Knowledge base: Using Perl
- What is Perl?
- What version of Perl do you run on your service?
- What is the Path to Perl?
- Do my Perl scripts need to be named a certain way to work?
- Will my scripts work anywhere or do I need to place them in a cgi-bin directory?
- My script is causing an "Internal Server Error" when I try to run it. What's wrong?
- My script needs to use Sendmail. Can I use it and what's the path?
- Do you have any standard CGI scripts for use on my site?
- Where can I get good Perl scripts for my web site?
- What are the best places and ways to learn more about Perl?
What is Perl?
Perl is the most popular scripting language in the world. The multiplatform language is highly suited to processing and managing text, connecting to web services, updating databases and doing pretty much anything else that requires moving data around. It is by far the most popular language for CGI scripts and has an extraordinary scope: from simple mailform handlers to complex database management systems, Perl handles it all with aplomb and even wit. Whatever you throw at it, the Practical Extraction and Reporting Language (or the Pathalogically Eclectic Rubbish Lister, as its author has also called it) will do the job quickly and efficiently in a way that other more buzzword compliant technologies can only dream of.
What version of Perl do you run on your service?
All our servers run Perl 5, latest stable release.
What is the Path to Perl?
Do my Perl scripts need to be named a certain way to work?
Yes, all Perl scripts need to be named with either a .cgi or a .pl extension. For example myfile.cgi or myfile.pl
Will my scripts work anywhere or do I need to place them in a cgi-bin directory?
You aren't limited to a cgi-bin directory for your scripts on our service. You can place your CGI scripts anywhere within your web space. Most people prefer to group their scripts into a directory called 'cgi' or 'scripts' within their public_html folder, but you can put them anywhere within your public_html folder or sub-folders thereof. If you do need a cgi-bin for any legacy scripts that require this, then simply create a folder called cgi-bin in your public_html directory.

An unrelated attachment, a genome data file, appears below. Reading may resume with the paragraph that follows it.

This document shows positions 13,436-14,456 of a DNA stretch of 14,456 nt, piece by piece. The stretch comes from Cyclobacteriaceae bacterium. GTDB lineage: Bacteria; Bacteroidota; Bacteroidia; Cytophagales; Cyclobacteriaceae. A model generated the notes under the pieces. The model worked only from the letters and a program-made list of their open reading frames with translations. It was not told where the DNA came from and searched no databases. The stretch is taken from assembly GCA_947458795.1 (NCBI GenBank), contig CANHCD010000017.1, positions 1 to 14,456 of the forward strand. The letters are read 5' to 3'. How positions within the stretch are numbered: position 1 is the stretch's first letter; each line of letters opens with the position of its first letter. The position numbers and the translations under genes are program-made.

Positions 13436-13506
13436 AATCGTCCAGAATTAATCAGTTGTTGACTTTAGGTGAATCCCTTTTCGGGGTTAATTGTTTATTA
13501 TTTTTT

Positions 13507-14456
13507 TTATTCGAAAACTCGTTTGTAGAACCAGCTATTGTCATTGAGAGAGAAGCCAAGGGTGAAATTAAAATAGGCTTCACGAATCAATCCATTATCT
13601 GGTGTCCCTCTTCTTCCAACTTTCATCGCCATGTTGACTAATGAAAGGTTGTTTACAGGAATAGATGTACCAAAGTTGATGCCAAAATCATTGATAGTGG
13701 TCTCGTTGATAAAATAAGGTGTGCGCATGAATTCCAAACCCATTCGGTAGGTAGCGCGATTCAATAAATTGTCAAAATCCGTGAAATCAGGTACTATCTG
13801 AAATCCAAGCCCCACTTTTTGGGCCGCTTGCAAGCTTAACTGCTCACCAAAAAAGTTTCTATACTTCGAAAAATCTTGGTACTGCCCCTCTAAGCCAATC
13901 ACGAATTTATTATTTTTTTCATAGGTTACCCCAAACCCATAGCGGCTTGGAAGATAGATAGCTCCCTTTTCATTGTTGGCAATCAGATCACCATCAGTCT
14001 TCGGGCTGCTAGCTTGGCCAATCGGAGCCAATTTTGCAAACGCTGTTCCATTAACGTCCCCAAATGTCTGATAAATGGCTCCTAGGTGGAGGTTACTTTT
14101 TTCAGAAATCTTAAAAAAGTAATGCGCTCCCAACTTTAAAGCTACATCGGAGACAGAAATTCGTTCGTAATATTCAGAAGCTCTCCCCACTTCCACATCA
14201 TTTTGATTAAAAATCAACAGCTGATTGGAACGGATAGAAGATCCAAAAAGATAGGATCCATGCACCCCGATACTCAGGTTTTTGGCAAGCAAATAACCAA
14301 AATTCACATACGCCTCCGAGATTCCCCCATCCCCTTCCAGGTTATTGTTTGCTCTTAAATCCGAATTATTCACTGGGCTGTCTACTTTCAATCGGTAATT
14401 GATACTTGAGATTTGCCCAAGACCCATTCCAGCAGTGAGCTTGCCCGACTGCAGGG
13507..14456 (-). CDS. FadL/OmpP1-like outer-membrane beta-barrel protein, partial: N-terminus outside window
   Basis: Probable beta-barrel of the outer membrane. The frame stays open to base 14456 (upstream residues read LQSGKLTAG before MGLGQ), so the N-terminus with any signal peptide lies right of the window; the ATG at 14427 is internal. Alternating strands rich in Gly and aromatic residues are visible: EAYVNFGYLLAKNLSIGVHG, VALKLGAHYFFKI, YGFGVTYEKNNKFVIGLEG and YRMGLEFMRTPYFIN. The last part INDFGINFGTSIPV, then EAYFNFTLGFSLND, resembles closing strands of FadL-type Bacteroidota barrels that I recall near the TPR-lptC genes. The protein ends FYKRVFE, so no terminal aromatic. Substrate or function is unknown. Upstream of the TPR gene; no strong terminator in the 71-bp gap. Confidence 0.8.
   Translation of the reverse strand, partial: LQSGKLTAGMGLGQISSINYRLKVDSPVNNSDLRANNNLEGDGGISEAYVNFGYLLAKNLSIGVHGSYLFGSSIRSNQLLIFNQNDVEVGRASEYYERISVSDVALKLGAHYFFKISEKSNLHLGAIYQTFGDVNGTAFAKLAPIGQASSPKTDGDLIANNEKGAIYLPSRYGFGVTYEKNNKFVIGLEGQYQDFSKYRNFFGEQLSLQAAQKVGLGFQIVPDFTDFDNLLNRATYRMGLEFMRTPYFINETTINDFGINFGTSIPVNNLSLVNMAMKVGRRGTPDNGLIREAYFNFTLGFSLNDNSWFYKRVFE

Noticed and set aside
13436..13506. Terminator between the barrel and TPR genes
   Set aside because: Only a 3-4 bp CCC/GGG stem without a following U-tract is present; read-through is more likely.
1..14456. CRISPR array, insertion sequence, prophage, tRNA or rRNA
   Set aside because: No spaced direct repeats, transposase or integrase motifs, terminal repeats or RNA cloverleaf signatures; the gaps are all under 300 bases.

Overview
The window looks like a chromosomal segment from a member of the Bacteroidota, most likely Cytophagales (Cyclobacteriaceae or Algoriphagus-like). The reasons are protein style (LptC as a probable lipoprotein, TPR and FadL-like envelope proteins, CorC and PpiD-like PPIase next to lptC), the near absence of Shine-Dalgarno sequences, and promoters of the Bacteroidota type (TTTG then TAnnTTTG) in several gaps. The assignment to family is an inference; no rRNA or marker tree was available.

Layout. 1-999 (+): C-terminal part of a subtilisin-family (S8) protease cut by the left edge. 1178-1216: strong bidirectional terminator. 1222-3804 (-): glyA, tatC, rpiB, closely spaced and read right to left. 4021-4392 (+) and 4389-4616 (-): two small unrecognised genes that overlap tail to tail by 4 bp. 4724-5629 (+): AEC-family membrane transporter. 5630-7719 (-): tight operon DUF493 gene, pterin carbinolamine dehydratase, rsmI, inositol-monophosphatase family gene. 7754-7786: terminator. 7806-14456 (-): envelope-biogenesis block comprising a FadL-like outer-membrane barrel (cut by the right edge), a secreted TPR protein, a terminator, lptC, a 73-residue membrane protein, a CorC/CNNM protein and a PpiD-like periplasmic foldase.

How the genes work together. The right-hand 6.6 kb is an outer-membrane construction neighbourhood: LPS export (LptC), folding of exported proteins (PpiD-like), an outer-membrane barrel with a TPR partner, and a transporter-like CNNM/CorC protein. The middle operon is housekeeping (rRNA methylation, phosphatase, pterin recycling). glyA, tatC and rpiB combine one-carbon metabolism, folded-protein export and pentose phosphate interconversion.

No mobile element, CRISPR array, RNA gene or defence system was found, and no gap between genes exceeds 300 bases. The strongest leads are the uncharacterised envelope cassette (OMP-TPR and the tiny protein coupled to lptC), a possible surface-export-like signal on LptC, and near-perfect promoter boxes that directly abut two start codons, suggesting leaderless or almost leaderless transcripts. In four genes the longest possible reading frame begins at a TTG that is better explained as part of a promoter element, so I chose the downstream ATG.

My script is causing an "Internal Server Error" when I try to run it. What's wrong?
All Perl scripts on our server must have the correct permissions - either 755 or 700 - in order to run. Make sure the permissions are set correctly and your user is the owner of the script.
Additionally, all Perl scripts MUST be uploaded to the server by FTP using ASCII transfer mode. If they aren't, the scripts will fail and should be reuploaded.
For further information on running CGI scripts on our service, please see our CGI Guide.
My script needs to use Sendmail. Can I use it and what's the path?
Our servers all use Qmail for the security and performance improvements this offers over Sendmail. But, Qmail fully emulates Sendmail and so it is perfectly OK to leave your scripts calling Sendmail directly. The path to Sendmail is:
Do you have any standard CGI scripts for use on my site?
A few. Primarily our standard formmail script, allowing information to be emailed to you from HTML forms on your web site. You can download this from our Downloads Page complete with instructions.
We don't provide many other standard scripts, because in our experience everyone has quite differing needs. However, our support team are more than happy to recommend scripts for certain tasks (guestbooks, search scripts, web forums etc) if you ask and can point you in the right direction.
Where can I get good Perl scripts for my web site?
A good place to start looking for Perl scripts are the following sites which list an enormous number of freeware, shareware and commercial scripts covering all sorts of applications:
CGI Resource Index http://cgi.resourceindex.com/Programs_and_Scripts/Perl
Open Source Development Network http://www.freshmeat.net
What are the best places and ways to learn more about Perl?
O'Reilly publish a wide range of excellent books on Perl which are widely regarded as the definitive reference for Perl. See here for the range on the O'Reilly web site.
There are also a huge number of very useful web sites dedicated to learning and using Perl. Some that we would recommend are:
Perl Mongers http://www.perl.org
Learn Perl http://learn.perl.org
Use Perl http://use.perl.org
Active State (for Windows) http://www.activestate.com
MacPerl (for Macintosh) http://www.macperl.com
CGI Resource Index http://cgi-resources.com